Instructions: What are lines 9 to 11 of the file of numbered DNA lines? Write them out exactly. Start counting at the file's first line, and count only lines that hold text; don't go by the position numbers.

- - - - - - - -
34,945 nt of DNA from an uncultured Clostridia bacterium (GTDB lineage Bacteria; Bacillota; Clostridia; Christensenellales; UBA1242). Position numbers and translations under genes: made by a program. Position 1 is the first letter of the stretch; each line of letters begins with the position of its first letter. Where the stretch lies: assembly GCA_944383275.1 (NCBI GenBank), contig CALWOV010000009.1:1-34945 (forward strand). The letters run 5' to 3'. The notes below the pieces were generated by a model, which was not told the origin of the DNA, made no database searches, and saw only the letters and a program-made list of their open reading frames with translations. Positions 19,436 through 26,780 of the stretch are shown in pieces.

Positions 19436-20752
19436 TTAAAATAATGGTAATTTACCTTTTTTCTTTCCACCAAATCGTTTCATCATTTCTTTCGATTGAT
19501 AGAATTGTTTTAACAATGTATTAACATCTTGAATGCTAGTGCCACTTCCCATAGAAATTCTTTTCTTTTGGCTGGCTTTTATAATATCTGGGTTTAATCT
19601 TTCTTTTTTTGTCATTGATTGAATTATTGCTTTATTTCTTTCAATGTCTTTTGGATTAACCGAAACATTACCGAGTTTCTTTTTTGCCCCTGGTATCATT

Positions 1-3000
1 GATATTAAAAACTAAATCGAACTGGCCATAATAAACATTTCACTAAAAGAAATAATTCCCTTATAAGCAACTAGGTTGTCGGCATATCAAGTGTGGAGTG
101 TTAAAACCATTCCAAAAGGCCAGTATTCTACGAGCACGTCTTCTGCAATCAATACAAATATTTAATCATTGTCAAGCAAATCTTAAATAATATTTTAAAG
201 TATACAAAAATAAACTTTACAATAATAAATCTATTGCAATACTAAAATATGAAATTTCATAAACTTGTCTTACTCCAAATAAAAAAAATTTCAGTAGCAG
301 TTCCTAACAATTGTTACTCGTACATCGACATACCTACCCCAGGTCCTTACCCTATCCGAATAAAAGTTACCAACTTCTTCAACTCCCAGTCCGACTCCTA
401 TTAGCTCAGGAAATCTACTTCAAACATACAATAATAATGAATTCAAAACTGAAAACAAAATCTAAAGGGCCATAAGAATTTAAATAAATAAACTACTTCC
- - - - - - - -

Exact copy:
201 TATACAAAAATAAACTTTACAATAATAAATCTATTGCAATACTAAAATATGAAATTTCATAAACTTGTCTTACTCCAAATAAAAAAAATTTCAGTAGCAG
301 TTCCTAACAATTGTTACTCGTACATCGACATACCTACCCCAGGTCCTTACCCTATCCGAATAAAAGTTACCAACTTCTTCAACTCCCAGTCCGACTCCTA
401 TTAGCTCAGGAAATCTACTTCAAACATACAATAATAATGAATTCAAAACTGAAAACAAAATCTAAAGGGCCATAAGAATTTAAATAAATAAACTACTTCC